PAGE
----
End of the Great Wall, China

The Silk Road resonates with the enigmatic echoes of the ancient world, evoking a time of camel trains travelling the vast desert distances from as far afield as Japan all the way to the Mediterranean Sea, and named after the exotic highly prized Chinese silk upon which much of the trade was based. 

Chinese silk dating back to the eleventh century BC has been found as far away as ancient Egypt, travelling on tentative ancient routes out of which the Silk Road would later emerge. 

The formation of the established route owes its origins in part to the eastbound forays of Alexander the Great and his Greek entourage who penetrated deep into central Asia and established a Hellenistic settlement at Fergana, also known as Dayuan, in modern day Kyrgyzstan, and established the first historically verifiable contacts between China and the west. 

From the Chinese side, the fledgling Silk Road begins in the second century BC, following the Han Dynasty’s succession of a unified China first forged by the first Emperor Qin Shi Huang, and it was from his former seat of power in Xian that the silk routes began to formally coalesce. It was also during this time that the Han Great Wall was extended along its route.

Fort Jiayuguan, Silk Road, China

Maritime routes were also established, plying between Nanjing and Fuzhou and linked with Hanoi in Vietnam, at that time under Chinese control, Ayutthaya, close to Bangkok in present day Thailand, Java, Sumatra, Chittagong, in modern day Bangladesh, Cochin in India, Ormuz in the Persian Gulf, Mecca and beyond to Roman controlled Egypt and thence into the very heart of Rome itself.   

It was the land routes, however, and particularly the northernmost route that became the iconic trading highway between east and west and gave rise to the complexity of cultural exchanges that would foster the spread of ideas along its length, most notably the passage of both Buddhism and later Islam into eastern Asia.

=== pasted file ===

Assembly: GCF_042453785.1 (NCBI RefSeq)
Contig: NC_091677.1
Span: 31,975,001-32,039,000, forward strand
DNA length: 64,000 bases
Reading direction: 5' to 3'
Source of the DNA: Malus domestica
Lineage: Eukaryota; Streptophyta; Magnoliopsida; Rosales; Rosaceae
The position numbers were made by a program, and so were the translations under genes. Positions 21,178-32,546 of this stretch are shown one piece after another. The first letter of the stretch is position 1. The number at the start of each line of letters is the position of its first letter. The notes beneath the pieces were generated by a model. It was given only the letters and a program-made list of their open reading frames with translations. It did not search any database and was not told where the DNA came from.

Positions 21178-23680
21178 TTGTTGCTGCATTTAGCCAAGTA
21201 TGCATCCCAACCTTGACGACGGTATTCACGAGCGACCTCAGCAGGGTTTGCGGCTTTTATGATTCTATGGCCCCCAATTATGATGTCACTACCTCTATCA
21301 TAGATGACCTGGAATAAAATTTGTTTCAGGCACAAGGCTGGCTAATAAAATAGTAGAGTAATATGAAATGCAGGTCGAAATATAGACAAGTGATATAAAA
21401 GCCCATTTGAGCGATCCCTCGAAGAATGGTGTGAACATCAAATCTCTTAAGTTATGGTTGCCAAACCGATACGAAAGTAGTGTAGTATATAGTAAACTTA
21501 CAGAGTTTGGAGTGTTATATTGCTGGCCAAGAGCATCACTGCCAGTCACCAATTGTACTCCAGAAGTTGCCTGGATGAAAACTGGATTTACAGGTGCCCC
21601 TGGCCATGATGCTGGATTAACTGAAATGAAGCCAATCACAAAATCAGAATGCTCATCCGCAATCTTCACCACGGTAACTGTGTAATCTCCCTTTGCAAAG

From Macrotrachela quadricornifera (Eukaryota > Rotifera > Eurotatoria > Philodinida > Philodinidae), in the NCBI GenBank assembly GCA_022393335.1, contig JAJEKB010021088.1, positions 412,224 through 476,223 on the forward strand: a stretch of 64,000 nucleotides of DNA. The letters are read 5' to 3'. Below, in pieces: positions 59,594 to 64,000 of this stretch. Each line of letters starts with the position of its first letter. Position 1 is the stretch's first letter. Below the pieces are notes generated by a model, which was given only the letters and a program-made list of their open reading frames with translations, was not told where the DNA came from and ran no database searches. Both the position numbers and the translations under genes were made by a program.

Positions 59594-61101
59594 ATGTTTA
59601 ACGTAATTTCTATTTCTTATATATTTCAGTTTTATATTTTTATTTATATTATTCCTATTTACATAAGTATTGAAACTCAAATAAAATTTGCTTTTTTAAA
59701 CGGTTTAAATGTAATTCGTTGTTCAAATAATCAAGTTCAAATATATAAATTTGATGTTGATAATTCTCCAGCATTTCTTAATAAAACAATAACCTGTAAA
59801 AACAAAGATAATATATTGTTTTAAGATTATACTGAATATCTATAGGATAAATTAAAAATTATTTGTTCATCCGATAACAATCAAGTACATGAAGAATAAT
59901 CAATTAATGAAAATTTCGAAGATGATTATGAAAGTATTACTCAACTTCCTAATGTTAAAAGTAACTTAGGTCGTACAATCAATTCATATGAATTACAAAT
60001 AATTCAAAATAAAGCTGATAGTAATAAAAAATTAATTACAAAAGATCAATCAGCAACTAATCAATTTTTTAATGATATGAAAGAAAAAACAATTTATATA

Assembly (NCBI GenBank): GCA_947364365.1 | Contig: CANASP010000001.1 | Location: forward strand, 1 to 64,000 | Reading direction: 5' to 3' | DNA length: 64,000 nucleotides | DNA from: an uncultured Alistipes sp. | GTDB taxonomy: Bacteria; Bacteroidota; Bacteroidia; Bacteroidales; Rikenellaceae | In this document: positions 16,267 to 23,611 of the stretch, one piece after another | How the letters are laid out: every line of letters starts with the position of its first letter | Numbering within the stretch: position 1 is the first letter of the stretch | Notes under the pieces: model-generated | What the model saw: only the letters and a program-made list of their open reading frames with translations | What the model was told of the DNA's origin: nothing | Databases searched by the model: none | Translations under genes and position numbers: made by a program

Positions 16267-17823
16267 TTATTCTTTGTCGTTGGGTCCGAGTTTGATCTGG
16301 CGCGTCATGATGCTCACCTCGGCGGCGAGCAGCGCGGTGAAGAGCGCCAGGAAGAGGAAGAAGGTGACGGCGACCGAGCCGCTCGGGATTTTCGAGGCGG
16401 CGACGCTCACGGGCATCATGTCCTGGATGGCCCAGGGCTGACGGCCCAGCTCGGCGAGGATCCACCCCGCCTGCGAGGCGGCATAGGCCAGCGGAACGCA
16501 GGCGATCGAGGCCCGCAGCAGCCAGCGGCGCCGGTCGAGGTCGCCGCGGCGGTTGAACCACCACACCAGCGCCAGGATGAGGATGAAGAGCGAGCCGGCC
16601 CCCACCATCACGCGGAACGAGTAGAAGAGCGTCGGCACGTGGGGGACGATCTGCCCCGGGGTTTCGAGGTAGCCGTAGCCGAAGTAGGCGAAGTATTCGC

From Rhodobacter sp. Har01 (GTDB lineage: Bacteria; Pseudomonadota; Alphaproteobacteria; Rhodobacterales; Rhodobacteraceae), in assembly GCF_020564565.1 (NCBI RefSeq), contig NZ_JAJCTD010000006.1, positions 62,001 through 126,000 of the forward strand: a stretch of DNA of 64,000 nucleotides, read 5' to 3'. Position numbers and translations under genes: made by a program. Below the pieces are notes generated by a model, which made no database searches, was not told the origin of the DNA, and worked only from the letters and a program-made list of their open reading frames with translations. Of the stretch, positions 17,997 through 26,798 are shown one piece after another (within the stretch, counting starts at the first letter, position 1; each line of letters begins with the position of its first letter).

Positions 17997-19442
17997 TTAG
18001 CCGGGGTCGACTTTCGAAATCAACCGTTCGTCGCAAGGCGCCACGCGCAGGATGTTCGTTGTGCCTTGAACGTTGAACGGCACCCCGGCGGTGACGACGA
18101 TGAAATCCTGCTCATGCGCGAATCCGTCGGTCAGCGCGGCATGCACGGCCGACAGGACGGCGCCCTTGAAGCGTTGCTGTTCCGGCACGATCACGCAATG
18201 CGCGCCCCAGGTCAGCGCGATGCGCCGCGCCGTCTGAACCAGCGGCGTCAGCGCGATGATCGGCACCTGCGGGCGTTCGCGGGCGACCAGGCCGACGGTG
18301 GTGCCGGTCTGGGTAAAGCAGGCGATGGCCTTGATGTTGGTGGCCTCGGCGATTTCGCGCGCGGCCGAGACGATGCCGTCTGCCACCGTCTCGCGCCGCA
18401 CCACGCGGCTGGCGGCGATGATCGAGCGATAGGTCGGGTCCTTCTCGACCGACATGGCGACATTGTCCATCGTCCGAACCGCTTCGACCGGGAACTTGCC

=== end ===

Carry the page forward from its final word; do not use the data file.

The principal historic sites of the route stretch from Xian, famous as the site of the Terracotta Warriors, through the provinces of Shaanxi, Gansu and Xinxiang, and are now UNESCO World Heritage sites.

Ruins at Jiaohe, Silk Road, China

In Shaanxi Province, the sparse remains of Weiyang Palace attest to what was once the largest ever palace on earth, almost seven times as large as the Forbidden City, built during the Han Dynasty at the time of the development of the Silk Road.

Magao Caves, Silk Road, China

In Gansu Province, The Maijishan Grottoes, Magao Caves, Yulin Grottoes and Bingling Temple, all feature early Buddhist sculpture from the early formation of the trade route. Also in Gansu, the Yumen Pass is the site of the Jade Gates, named after the jade caravans that passed through on the way to Dunhuang.

Mingsha Shan, Dunhuang, Silk Road, China

Dunhuang, one of the major cities of the great road, and the point at which the caravans would set out or arrive from the wild Taklamakan Desert, was guarded by the extended Han great wall, whose crumbling watchtowers still remain. Dunhuang is also famous for the Singing Sand Mountain, named after the eerie audible effect of the wind over the dunes. 

Singing Sands, Dunhuang, Silk Road, China

It was close to here, at Anxi, that the southern and northern routes of the Silk Road diverged on their route to Kashgar, the northern route, via Turpan and Urumqi. 

Crossing into Xinxiang Province, the ruins of Gaochang, Jiaohe, Beshbalik City, Subashi Temple Ruins and the Kizil Caves are significant features of the ancient trading road. Among the natural features, Heaven Lake provides a stunning sight in the great wilderness.

Heaven Lake, Silk Road, China

The Chinese were the first to master the cultivation of Silkworms, but by the sixth century AD, the Byzantine Empire had stolen silkworm eggs, acquired the knowledge of cultivation, and set up their own European silk production at Thrace in Greece. To compound the downturn, after four centuries of trading, part of the road was also taken over by the Tibetan empire and closed until its recapture by the Tang Dynasty in the eighth century AD, who began to revive the trade route, cultivating strong commercial links with Persia.  

The trade routes persisted up until the end of the Mongol era when their empire's collapse and the rise of the Ottoman Empire in Constantinople in 1453 AD finally finished trade along the Silk Road. 

In the western colonial era, new trading routes were established, mostly by sea, and with the discovery of America, an entirely new approach was opened up from the westward Pacific Ocean side of China.

 

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